Wildfire – What Leadership’s True Nature Looks Like

by Sep 8, 2020

This is our friend Jon Trapp. He has spent a career moving through military service and then into work with wolves through the Montana Department of Fish, Wildlife and Parks. Today, much of his life work is focused on wildland firefighting. Jon’s been all over the country as a commander and on-the-ground firefighter. This summer, he’s been busy.

Today, it’s raining here in Bozeman, Montana. After temperatures yesterday in the high 80s, today started in the low 50’s and will drop below freezing. About 2.5 miles from where I’m writing, a wildfire has been raging since Friday. It broke out mid-afternoon in the foothills of the Bridger Mountain Range.

The fire grew quickly. It raced uphill, climbing at a rate faster than most of us could run. By the end of Friday, the burn was estimated at 400 acres.  But after high winds and 90+ temps and 12% humidity on Saturday, it spread to roughly 7,500 acres. Conditions were extreme. Homes were lost. Cattle and Horses were killed. Tree after tree crowned out, flaring high into smoky sky and igniting its neighbors.

We don’t know if Jon was on this fire. He could be in Idaho or Colorado, in Arizona or any part of California. What we do know is that, the leaders on our fire are likely very much like the leaders on all the others. They are on non-stop, but a part of what they do is to keep the public informed. In their reports, they say what they can based on what they know – for now. They describe what’s going on, what equipment and person power is being employed. Often, they add clear summaries of the several most likely ways the fire will behave next. They make crystal clear that any calls to evacuate will be timely. And they will be for absolute real. They’re smart and they’re looking out for us.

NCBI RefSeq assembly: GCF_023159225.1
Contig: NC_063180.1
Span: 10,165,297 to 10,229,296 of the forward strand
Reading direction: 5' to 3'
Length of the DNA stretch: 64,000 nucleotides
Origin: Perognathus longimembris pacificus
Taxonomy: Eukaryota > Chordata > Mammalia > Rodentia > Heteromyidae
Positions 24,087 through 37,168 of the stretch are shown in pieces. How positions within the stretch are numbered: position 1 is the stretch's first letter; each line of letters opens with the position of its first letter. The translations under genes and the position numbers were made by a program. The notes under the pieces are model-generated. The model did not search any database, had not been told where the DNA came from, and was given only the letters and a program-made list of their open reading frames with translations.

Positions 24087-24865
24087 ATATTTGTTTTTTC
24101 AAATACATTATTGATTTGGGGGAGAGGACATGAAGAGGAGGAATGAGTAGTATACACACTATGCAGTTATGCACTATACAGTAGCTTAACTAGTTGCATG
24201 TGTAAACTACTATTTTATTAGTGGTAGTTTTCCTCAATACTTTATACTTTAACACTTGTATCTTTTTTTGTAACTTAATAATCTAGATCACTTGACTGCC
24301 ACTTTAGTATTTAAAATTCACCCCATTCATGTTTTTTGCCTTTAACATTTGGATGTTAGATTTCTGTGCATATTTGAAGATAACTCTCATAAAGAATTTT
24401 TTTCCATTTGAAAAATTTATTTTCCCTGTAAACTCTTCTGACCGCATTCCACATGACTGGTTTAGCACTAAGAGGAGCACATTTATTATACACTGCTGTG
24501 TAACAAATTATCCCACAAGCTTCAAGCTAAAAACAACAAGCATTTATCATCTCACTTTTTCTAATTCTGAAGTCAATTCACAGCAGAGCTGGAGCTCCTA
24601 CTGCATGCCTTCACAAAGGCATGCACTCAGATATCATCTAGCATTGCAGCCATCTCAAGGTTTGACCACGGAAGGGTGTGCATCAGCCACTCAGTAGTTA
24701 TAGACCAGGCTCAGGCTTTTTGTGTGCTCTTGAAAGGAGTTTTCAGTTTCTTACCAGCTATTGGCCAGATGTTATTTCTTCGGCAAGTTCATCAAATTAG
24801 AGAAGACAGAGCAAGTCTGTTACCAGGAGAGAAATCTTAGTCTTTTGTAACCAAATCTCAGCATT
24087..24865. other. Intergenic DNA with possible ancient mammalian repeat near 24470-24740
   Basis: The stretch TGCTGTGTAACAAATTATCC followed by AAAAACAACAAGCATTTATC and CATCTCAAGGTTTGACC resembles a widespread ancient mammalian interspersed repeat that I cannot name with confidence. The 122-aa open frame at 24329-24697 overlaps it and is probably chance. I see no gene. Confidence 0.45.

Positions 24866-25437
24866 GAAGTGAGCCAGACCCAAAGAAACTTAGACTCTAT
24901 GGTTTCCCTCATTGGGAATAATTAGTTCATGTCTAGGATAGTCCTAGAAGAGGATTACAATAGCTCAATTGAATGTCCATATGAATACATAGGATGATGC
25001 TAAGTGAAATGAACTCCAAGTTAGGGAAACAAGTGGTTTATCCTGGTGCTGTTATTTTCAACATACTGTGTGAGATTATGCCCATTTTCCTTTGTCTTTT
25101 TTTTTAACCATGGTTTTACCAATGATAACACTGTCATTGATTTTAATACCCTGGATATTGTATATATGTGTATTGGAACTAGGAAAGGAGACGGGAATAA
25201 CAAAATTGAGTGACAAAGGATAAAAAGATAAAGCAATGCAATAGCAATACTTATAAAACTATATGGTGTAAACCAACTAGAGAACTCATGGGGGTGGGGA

Here in the community, this is what follows. Networks form on the spot to organize community members who, spared direct impact, are ready and willing to be of help. People who have been quarantining open their homes – their spare rooms – to those who have been evacuated. People who have space for displaced pets pick them up and take them to safe keeping. People who know cattle and horses coordinate to move the animals to safety, to make sure they are fed, to offer some measure of calm. Parking lots in town are opened – for bottled water donations, for food donations, for donations of clothing and other necessities.

When public leadership is based in honest description, in respect for the community, in assurance of competence alongside admission of fallibility – this is our best understanding for now – the natural leadership and cooperation within the community follows.

Wildfire is unforgiving. Its course can never be predicted with 100% accuracy. So it is, finally, with every one of our days, weeks, years, lifetimes. Survival is never 100% guaranteed. But our chances for continuing on – through destruction and repair – always grow best from the ground of our cooperation. Clear, descriptive, informed and humble leadership naturally activate cooperation.

Take it as the reality wildfire brings forward. Take it as a profound metaphor for how leadership in human community best supports survival, repair and the thriving procession of life. Our truest nature – cooperation, community, resilience.

NOTE: With profound gratitude to the wildland firefighters and other emergency response professionals – and to all the community members who show up. Each a vital thread in the weave. #trappjon